Red, rimmed

27 05 2017

Hayden

Because he’s much cuter than the previous pic shows. 🙂





Also not grey

26 05 2017

Hayden

Grey mud doesn’t count. 🙂

Bold big red Hayden wasn’t terribly happy to have to put out so much energy after his spa treatment in pursuit of his band.

 





Glamour girl

25 05 2017

Tesora

They just take your breath – and your words – away, don’t they? 🙂 Pretty redhead Tesora gives us her model pose.





Light and love

24 05 2017

Kwana and Puzzle

Lovely last light of day, filled with lovely mustangs … filled with love.





Yeah, it’s like that

23 05 2017

Hayden and Sundance

Sundance and Hayden have a little chat on a ridge. Mares were kept and dignities remained intact.





Not grey

22 05 2017

Corona

Every time a visitor is with me and we spot Corona, I put them on the spot (fair warning to future visitors :)) and ask them to identify her color. Thus far, that question has mostly been met with silence.

The obvious – and wrong – answer is grey. But she’s not grey. She was born the color she is; she hasn’t “greyed out.”

Now and then, we’ll get close enough to see the subtle roaning in her coat (minimal rusty red hairs), and someone will tentatively guess roan. But she’s not roan. She doesn’t have the characteristic dark (sorrel) head and lower legs. Though the shading on her face (sides/cheeks, mostly) and lower legs is faintly darker than elsewhere, she’s just not roan.

So now that we’ve established what colors she’s NOT, any guesses? 🙂 I have a two-word guess, and having spent some time on various color and genetics sites (oh, my scrambled brain), I’ve dropped one word and am going with the second, of which I’m fairly sure, though she doesn’t have one particular characteristic (or doesn’t seem to).

Here’s a closer photo for your enjoyment and guessing pleasure:

Corona

See that spot on her neck above her shoulder? That’s permanent … like a birth mark?

Years ago – before the 2007 roundup – we had a mare this color (a bit darker in her shading) that everyone called “the strawberry roan.” I knew then that she wasn’t roan – of the strawberry or any other berry variety – but I didn’t know what the heck color she was, so I called her “the pumpkin mare” (though in reality, she was more pinky than orangey). The mare had at least one offspring the same color, but BLM removed them both. That was before I started documenting the Spring Creek Basin herd, so I don’t know a thing about the source of their color, and we sure haven’t seen it since then.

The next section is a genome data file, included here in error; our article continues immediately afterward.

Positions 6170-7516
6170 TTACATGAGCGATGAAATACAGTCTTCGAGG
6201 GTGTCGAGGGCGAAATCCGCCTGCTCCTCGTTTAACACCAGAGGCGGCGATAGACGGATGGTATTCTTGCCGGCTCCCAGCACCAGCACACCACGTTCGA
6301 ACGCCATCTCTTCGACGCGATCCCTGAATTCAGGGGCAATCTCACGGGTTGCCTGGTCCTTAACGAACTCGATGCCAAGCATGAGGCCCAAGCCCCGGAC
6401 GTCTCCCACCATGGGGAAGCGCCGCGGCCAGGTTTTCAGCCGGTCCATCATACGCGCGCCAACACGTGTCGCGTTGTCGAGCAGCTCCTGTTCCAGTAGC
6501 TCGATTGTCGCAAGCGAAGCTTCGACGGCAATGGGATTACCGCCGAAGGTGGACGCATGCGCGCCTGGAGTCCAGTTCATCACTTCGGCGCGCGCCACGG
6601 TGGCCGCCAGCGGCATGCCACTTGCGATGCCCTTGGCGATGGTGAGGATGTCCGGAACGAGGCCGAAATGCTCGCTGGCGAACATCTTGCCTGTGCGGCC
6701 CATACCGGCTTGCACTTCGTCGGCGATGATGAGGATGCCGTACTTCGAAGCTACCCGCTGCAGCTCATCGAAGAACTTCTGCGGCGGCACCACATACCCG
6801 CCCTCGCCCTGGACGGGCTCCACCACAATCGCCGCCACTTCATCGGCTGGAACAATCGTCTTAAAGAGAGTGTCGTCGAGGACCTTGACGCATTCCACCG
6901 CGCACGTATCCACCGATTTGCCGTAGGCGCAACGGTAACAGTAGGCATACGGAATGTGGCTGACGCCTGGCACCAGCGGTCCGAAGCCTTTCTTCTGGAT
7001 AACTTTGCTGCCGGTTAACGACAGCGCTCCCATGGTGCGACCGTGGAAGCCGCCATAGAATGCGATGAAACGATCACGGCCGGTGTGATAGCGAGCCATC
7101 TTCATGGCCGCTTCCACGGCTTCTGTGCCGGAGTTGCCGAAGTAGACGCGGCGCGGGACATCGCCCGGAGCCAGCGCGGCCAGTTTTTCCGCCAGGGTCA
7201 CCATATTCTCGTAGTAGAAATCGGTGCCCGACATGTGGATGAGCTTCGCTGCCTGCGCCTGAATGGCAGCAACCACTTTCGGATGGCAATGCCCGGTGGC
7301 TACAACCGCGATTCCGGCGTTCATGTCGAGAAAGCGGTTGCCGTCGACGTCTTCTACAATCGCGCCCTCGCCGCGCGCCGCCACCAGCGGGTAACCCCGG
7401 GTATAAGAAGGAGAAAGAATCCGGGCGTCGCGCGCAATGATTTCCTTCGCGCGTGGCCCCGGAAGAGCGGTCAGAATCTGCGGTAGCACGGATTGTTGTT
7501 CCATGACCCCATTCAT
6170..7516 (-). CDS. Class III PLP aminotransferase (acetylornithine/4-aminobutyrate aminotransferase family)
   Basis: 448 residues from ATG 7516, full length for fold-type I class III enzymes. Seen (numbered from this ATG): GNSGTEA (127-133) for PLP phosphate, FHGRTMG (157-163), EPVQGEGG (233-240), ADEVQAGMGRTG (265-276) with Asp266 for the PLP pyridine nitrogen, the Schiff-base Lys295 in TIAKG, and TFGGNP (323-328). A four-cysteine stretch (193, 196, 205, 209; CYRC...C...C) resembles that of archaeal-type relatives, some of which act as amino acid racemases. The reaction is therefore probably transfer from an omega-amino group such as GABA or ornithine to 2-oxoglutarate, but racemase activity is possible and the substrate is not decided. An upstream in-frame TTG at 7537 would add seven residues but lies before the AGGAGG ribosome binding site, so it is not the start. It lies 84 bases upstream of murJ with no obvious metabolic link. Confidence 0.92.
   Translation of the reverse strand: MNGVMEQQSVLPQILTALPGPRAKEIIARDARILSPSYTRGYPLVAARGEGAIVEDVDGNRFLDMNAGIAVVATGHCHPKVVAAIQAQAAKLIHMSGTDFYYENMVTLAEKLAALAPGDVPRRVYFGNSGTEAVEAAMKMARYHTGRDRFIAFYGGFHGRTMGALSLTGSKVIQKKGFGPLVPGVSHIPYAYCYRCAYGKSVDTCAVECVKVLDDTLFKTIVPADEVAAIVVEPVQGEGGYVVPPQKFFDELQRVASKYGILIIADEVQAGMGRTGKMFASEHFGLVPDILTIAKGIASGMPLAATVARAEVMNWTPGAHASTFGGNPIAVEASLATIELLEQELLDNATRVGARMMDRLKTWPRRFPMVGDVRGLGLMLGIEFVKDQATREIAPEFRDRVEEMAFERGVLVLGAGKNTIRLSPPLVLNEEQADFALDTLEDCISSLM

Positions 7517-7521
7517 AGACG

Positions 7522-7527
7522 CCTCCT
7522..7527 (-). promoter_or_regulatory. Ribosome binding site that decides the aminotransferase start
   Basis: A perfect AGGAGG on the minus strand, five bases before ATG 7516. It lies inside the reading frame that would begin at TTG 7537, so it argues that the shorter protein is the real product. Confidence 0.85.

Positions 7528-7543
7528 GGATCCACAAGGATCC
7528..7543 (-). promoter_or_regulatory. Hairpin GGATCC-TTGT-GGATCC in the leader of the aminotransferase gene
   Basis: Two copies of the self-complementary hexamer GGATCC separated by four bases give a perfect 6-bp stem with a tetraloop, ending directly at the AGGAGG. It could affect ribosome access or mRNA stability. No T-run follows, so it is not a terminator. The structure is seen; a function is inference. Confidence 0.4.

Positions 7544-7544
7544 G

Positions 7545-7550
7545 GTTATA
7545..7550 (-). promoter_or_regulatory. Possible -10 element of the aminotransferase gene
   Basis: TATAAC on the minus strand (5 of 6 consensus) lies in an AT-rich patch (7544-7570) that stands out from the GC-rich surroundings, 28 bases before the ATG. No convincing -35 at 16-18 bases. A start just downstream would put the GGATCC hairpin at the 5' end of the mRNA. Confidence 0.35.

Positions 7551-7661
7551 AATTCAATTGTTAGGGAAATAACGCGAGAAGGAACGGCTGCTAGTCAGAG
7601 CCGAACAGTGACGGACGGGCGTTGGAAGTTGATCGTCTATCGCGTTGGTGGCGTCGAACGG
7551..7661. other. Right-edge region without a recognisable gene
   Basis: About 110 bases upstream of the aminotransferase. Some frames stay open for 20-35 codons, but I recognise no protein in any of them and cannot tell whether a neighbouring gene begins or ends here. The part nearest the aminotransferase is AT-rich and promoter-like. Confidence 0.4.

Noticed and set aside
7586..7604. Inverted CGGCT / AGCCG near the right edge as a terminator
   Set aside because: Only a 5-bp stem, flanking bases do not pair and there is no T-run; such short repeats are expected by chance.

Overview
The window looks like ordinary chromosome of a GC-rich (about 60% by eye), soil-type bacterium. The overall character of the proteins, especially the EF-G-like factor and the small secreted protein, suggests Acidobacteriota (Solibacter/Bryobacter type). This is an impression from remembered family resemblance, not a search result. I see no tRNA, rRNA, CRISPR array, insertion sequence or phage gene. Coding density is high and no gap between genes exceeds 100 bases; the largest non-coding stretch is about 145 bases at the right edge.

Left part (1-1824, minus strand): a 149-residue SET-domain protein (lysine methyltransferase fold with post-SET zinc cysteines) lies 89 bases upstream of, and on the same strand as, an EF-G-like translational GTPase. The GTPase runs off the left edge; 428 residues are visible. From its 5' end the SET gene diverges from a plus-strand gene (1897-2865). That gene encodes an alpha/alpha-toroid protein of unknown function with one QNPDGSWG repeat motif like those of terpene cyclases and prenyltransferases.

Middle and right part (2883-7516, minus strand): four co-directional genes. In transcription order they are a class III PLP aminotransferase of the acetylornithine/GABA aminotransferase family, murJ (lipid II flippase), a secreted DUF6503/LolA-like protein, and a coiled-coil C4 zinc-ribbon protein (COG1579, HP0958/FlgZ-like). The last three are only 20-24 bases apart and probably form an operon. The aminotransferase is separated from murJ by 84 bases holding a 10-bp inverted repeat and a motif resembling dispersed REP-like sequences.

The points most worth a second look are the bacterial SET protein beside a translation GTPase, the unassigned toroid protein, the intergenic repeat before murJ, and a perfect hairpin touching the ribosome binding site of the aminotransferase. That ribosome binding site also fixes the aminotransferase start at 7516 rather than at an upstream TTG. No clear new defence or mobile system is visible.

Corona is the product of our 2008 introduction from Sand Wash Basin. Her mother is Raven, a minimally marked black-and-white pinto. Her sire, as best I can tell from photos given to me by someone who was following the Sand Wash Basin herd at the time, is their famed Corona, a dunalino (look verrrrry closely if you don’t believe me).

Every time I visit Sand Wash Basin, I look for a horse of a similar (or identical) color. But I haven’t seen one yet.

If you can verifiably tell me Corona’s color, you’ll win my undying gratitude. 🙂

While you’re at it, any guesses about Mysterium’s color? She was the napping subject of a blog post a few days ago. I do absolutely know her color, and no, she’s not grey, either. 🙂





Beautiful girl, shy girl

21 05 2017

Piedra

Sweetest Piedra, you’re really not hiding your loveliness from anyone at all. 🙂

Even half-hidden, she glows with beauty and health.

Many people may not be fortunate enough to see any of our nation’s mustangs and wild burros. We may not ever make it to all of America’s immense and varied and treasured public lands.

But many of us do travel widely and enjoyably across America. And many people from other countries travel far to see America’s broad skies and open lands.

The lands themselves, let alone the mere *thought* of those lands – and the plants and animals and geologic and geographic formations that inhabit them – persevering in the wild (whatever wild means to you), THAT is important, and that is worth protecting.

Always.